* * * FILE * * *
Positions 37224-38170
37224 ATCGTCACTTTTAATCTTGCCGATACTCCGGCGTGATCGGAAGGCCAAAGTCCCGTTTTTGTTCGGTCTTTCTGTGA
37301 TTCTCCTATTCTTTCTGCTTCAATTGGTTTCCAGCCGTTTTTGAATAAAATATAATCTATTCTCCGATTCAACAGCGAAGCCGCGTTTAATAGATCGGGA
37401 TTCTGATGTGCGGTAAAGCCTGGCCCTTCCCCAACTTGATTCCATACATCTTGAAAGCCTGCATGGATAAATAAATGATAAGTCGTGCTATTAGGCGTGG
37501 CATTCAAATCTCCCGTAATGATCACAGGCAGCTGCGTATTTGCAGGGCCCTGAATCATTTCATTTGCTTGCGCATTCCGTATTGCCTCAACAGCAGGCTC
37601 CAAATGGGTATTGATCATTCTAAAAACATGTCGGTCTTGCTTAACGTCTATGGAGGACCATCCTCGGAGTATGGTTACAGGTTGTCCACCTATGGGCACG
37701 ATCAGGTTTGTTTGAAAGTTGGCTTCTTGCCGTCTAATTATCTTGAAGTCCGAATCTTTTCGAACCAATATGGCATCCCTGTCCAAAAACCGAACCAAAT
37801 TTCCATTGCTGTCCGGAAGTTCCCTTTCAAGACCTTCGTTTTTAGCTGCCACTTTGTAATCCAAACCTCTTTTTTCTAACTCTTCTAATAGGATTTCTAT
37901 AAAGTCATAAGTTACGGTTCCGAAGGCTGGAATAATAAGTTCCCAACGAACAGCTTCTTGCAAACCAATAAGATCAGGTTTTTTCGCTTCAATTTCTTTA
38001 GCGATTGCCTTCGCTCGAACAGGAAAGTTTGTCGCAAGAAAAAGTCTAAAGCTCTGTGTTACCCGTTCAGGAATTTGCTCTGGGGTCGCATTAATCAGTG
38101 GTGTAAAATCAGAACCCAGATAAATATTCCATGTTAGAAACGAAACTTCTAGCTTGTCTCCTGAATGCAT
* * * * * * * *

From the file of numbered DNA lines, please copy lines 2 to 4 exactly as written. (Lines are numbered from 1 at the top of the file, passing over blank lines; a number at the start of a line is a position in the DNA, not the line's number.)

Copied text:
37224 ATCGTCACTTTTAATCTTGCCGATACTCCGGCGTGATCGGAAGGCCAAAGTCCCGTTTTTGTTCGGTCTTTCTGTGA
37301 TTCTCCTATTCTTTCTGCTTCAATTGGTTTCCAGCCGTTTTTGAATAAAATATAATCTATTCTCCGATTCAACAGCGAAGCCGCGTTTAATAGATCGGGA
37401 TTCTGATGTGCGGTAAAGCCTGGCCCTTCCCCAACTTGATTCCATACATCTTGAAAGCCTGCATGGATAAATAAATGATAAGTCGTGCTATTAGGCGTGG